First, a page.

Peter Akinosho, a civil engineering student at the University of Georgia, spoke about why he chose the profession: “[Civil engineers] do what we do so people don’t have to worry about their basic needs.” Paramount among these needs is health. We are building structures for tomorrow’s generations, who are more conscious about the benefits of maintaining an active lifestyle, even at work. Especially in the realm of Bay Area green building, tech giants are building headquarters with green roofs equipped for walking meetings, and offer daylighting, yoga, and healthy food. To remain competitive for clients, we developers, architects, and engineers must work together to design and build developments that are not only sustainable but also promote the health of the people who use them.

Start with Bay Area Green Building

Our journey to “healthy” buildings begins with a foundation of sustainability, whose framework is provided by both the California Green Building Code (CALGreen) and the optional Leadership in Energy and Environmental Design (LEED) certification. California was the first state in the nation in 2011 to implement a mandatory green building code, CALGreen, which covers nearly all residential and nonresidential construction in California. The code’s voluntary and mandatory measures are intended to streamline green building design to reduce the state’s carbon output. The optional LEED certification has been around for much longer and has compelled architects and builders to increase energy efficiency and reduce water usage through a point system created by the U.S. Green Building Council.

There is some overlap for developers who already must comply with CALGreen, but would like to pursue LEED certification as well. An alternative documentation path for LEED was established in July 2015, to reduce paperwork for nonresidential projects already subject to the mandatory 2013 CALGreen standards. Projects can provide this set of documents instead of the standard LEED documentation to establish compliance.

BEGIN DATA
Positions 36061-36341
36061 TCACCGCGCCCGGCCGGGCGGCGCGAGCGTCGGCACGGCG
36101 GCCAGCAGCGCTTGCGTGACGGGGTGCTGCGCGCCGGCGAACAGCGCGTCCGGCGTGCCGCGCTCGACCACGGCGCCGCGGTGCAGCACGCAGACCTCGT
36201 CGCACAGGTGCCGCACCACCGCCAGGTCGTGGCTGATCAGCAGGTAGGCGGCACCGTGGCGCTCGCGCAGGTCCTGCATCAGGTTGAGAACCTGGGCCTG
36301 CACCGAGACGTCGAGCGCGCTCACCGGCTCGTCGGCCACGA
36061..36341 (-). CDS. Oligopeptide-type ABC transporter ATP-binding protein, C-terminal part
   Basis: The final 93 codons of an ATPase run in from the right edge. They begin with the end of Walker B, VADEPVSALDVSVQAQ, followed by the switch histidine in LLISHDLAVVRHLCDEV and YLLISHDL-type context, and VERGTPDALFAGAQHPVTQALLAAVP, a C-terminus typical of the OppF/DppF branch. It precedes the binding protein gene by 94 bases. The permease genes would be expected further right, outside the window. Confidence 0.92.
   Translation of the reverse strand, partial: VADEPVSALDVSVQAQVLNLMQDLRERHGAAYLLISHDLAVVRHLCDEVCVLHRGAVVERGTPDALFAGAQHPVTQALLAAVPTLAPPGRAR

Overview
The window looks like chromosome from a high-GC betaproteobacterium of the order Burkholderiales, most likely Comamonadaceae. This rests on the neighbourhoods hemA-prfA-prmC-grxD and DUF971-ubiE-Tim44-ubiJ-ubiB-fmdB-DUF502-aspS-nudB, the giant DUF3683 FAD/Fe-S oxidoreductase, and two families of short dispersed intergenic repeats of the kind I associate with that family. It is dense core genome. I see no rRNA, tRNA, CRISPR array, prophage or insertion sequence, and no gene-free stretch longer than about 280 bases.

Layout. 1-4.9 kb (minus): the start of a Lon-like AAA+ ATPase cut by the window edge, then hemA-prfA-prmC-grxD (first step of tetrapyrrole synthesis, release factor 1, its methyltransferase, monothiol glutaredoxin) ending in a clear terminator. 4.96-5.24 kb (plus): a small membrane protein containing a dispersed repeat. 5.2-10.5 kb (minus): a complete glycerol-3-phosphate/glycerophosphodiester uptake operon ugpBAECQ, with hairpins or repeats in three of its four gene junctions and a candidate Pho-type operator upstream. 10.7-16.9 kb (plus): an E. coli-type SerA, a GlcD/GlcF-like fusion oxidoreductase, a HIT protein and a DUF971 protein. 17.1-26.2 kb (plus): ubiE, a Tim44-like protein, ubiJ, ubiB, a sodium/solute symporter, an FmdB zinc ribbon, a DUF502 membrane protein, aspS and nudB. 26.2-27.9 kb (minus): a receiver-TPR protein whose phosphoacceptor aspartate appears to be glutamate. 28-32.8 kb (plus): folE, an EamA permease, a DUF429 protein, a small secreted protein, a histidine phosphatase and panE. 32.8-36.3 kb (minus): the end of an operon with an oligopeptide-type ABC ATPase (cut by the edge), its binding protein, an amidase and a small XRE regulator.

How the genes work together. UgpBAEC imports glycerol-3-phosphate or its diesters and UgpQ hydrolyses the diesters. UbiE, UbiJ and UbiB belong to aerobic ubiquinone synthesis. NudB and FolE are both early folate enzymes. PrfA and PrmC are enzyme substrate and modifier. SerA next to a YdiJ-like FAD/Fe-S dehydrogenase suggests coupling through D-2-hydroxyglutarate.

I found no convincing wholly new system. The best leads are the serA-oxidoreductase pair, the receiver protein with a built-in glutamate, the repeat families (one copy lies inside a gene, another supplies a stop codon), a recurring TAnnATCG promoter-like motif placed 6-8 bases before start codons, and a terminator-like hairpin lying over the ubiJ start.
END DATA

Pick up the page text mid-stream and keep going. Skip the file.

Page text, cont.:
Beyond LEED to WELL

It is great that we’ve learned how to design for the health of the environment, which often coincides with planning for people’s health. For example, the mandatory and voluntary measures contained in CALGreen and the LEED certification provide steps to maintain optimal indoor air quality and limit harmful pollutants, especially from paint finishes and carpets. However, what about the subtle connections of building design to health like the design of stairwells, so people use them instead of elevators? These are questions that Paul Scialla, founder of the International WELL Building Institute (IWBI), found himself asking around eight years ago. He realized the health care community had put more emphasis on lifestyle and preventative approaches to health, but there was no standard for integrating the link between design and public health into the real estate industry. So, he decided to create one: the WELL Building standard. The U.S. Green Building Council, the creator of LEED, is helping to develop the WELL certification process further to “reinvent buildings that are not only better for the planet—but also for people (Source: USGBC, “Introduction to the WELL Building Standard).”


Bay Area “Healthy” Workplaces

Many Bay Area technology companies have embraced employee wellness in the workplace and is one way Silicon Valley companies like Facebook and Google distinguish themselves to recruit top talent. For example, last year on the blog we wrote about Facebook’s nine-acre green roof, complete with a half-mile walking loop, WiFi, and whiteboards so employees can work outdoors. Not only are these efforts sustainable and safe for the environment, but they are also useful for employee health.

Our home-base of Fremont, California is also going beyond sustainability for health with its efforts to promote transit-oriented development. The new Delta Americas (Delta) building opened in the Warm Springs District last year, and it is a net-zero, LEED Platinum certified development. Moreover, its location near a transit station helps employees cut down on stressful commute times and relax on their journey to and from work.

Ultimately, there are long-term financial benefits to Bay Area green building that includes wellness, including increasing the property’s value. Also, initial development fees are often reduced for green buildings. Compliance with programs like LEED and CalGREEN can result in lower utility bills, but the significant return for investing in employee health is realized in the form of human capital. The buildings we construct must withstand the changing forces of human values and environmental factors. We can all work together to ensure that the buildings we develop will be a safe and productive place for those who use them.

Image Source:

By AgnosticPreachersKidOwn work, CC BY-SA 3.0,